But, there are a host of reasons why the post office shouldn’t enter into banking. Perhaps the most obvious one is that lending money is risky. Nevertheless, in order to address this objection, those who want USPS to do it have argued that it should tailor its business model to attract the kind of customers who use pay-day lenders because these types of borrowers are traditionally non-reliable, which means that the postal service could charge higher fees, as payday lenders do. However, such a proposal is a double-edged sword, as these customers often default on loans. In practice, this means that no matter how many fees the agency would be able to charge, the prospects of actually collecting that money would likely be bleak and this would do little to rectify its cashflow problem. And, in any case, such a model is directly at odds with the expectation that the USPS charges very low fees.
Moreover, actually making money in the banking market would require the USPS to reach customers others can’t or to be more profitable at lending money than other lenders. And, while it is true that the post office’s universal delivery model is able to physically reach some places banks may not, the internet already allows established banks to reach almost everywhere too. And, with respect to physical locations specifically, local credit unions are already common in all but the smallest towns—and this is to say nothing of national lenders. This means that there is no guarantee that the USPS will be better at lending money than existing banks. And, as noted, this is compounded by the fact that a fundamental part of banking is pricing the risk of nonpayment by those who borrow. This simply can’t be done effectively by an agency that is required to simultaneously offer better rates than private lenders and to remain self-funding.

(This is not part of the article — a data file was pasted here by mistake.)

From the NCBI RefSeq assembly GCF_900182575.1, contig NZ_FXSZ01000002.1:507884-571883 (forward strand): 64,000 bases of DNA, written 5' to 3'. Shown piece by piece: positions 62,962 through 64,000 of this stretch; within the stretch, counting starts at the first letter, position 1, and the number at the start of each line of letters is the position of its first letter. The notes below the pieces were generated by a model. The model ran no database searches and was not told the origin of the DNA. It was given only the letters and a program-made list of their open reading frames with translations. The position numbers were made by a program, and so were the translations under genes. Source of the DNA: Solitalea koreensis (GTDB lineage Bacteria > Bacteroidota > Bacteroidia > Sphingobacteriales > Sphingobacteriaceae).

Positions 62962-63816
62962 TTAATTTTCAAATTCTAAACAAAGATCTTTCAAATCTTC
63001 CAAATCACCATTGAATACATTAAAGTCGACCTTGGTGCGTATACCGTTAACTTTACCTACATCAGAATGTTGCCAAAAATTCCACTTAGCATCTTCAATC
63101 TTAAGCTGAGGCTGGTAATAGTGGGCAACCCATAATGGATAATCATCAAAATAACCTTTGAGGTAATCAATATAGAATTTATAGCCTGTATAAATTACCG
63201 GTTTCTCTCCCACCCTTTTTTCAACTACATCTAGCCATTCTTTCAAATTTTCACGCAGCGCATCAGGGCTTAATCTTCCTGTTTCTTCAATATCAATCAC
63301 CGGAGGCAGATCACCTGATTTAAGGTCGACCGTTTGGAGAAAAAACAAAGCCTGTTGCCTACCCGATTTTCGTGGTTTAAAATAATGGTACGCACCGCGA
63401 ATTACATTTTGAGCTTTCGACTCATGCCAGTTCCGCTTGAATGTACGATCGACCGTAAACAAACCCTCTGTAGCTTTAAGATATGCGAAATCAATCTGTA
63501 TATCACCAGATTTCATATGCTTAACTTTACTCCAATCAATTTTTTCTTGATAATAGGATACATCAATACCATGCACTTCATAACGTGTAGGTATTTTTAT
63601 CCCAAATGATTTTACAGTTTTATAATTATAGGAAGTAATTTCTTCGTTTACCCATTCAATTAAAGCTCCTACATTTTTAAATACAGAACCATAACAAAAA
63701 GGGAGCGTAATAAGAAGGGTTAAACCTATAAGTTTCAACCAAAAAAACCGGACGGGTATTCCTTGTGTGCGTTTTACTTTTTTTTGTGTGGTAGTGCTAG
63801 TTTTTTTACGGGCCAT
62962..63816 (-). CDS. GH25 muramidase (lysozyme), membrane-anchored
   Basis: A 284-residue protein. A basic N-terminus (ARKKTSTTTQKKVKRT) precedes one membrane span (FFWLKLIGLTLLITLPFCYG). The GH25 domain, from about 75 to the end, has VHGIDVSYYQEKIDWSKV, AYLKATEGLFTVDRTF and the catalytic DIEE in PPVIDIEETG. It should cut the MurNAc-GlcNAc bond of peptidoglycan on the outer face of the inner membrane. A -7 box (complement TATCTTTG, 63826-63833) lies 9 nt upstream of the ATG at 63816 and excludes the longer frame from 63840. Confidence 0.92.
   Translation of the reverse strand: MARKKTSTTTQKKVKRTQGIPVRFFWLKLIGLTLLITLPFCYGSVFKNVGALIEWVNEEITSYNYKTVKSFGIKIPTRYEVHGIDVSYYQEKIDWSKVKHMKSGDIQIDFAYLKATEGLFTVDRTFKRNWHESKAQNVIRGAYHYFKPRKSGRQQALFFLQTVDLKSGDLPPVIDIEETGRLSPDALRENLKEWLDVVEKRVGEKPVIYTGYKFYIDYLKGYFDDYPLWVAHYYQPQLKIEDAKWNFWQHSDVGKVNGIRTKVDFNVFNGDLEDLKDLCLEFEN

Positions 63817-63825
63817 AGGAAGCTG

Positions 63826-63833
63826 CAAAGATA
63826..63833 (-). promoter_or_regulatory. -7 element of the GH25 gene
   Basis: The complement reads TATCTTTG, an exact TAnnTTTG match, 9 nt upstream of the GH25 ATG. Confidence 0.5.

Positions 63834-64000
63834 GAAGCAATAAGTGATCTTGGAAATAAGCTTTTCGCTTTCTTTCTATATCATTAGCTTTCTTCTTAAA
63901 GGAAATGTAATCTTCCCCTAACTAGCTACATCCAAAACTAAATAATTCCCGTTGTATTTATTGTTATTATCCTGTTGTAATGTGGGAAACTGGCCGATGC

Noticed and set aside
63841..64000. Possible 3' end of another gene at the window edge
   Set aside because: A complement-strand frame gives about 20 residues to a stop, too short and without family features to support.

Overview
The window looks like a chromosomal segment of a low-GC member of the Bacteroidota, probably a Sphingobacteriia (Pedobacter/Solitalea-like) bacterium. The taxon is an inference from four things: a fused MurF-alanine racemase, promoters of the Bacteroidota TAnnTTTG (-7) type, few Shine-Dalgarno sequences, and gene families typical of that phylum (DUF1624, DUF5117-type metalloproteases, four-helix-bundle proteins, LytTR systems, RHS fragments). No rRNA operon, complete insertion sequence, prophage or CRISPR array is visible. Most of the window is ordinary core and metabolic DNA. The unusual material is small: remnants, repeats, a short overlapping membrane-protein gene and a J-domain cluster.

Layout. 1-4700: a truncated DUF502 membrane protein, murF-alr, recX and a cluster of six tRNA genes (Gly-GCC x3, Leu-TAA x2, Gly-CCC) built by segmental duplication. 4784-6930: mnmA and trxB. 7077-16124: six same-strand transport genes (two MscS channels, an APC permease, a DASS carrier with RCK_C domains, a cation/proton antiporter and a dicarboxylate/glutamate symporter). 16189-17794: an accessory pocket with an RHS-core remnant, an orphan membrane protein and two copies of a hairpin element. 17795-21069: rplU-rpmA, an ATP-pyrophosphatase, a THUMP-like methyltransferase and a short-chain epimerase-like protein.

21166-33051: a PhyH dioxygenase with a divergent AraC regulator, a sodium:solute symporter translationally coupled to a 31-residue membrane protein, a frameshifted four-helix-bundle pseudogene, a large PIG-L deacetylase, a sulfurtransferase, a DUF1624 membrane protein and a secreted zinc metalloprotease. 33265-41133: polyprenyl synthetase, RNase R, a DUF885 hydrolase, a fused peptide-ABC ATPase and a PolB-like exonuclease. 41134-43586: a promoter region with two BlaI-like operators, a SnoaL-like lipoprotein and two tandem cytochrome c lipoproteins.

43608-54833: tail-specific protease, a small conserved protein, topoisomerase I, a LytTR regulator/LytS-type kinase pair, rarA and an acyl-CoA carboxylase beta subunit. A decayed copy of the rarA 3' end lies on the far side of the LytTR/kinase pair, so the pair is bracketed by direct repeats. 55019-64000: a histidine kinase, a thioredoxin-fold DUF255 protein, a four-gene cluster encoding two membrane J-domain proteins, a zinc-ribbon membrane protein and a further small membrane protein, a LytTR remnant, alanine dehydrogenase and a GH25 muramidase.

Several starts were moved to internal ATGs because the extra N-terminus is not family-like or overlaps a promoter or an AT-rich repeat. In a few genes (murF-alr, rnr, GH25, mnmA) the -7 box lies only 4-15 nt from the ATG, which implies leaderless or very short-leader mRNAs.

As an agency of the United States government, the postal service could seek to address any number of social goals. And while it may be true in theory that postal banking would help one cross-section of America, the USPS already has a population it’s tasked to serve—those with little private access to delivery services. How much these groups overlap is unknown, but distracting America’s ailing delivery company with efforts to make it a bank would risk the further degradation of an agency that is already failing to transform its core business.
To be sure, transforming a dying state enterprise into a proper social safety net for mail is a path fraught with risk—for Congress, for the agency itself and for everyone who uses the mail. But if we are to fix the problems that currently plague it, allowing its retiree accounts to take on a more diversified investment portfolio is a far sounder option than dabbling in uncharted territories that are already capably served by private enterprise.